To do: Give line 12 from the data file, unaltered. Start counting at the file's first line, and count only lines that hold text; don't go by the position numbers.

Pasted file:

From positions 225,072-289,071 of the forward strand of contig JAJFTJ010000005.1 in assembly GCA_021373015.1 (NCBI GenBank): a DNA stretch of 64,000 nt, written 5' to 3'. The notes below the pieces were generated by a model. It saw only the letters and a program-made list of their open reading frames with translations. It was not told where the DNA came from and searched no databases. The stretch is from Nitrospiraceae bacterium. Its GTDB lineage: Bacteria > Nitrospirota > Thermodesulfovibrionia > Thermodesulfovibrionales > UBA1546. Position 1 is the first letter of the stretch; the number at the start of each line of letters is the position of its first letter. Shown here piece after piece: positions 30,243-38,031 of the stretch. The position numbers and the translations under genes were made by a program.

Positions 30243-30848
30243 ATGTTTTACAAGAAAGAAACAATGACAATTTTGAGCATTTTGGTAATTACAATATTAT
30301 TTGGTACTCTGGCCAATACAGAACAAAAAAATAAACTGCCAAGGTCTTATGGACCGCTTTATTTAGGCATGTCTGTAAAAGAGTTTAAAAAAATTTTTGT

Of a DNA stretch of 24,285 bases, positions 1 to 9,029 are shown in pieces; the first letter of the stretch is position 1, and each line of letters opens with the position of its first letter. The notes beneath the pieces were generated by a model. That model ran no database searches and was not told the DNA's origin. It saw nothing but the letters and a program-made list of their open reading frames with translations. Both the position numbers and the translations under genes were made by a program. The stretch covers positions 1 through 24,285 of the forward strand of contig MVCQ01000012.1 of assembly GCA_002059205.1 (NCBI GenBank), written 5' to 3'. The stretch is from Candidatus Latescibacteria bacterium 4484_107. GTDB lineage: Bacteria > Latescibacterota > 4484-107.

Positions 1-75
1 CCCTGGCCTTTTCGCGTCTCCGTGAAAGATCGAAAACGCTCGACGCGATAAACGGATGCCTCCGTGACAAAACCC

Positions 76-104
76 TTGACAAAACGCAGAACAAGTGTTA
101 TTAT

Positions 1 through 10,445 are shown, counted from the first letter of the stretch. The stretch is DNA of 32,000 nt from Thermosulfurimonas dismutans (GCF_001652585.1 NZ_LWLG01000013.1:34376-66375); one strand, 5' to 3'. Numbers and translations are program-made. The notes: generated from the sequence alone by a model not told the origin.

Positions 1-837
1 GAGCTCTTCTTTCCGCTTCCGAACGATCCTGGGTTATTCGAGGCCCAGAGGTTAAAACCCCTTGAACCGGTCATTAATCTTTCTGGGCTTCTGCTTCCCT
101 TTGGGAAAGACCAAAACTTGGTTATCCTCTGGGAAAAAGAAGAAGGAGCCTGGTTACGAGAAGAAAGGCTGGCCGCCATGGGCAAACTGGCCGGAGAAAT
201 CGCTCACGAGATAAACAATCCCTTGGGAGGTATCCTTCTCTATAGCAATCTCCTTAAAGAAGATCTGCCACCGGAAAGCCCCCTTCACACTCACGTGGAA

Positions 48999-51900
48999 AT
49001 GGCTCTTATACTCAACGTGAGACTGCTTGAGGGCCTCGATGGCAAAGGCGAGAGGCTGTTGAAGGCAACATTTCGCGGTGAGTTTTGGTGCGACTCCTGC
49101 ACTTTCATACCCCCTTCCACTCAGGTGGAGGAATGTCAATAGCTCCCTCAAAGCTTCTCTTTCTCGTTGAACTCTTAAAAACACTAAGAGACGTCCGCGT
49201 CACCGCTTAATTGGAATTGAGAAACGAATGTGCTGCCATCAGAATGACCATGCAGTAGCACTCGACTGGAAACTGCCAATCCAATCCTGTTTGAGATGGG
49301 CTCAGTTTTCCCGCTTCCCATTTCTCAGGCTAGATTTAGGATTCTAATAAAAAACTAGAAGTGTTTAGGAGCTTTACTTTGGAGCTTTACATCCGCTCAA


Positions 1-837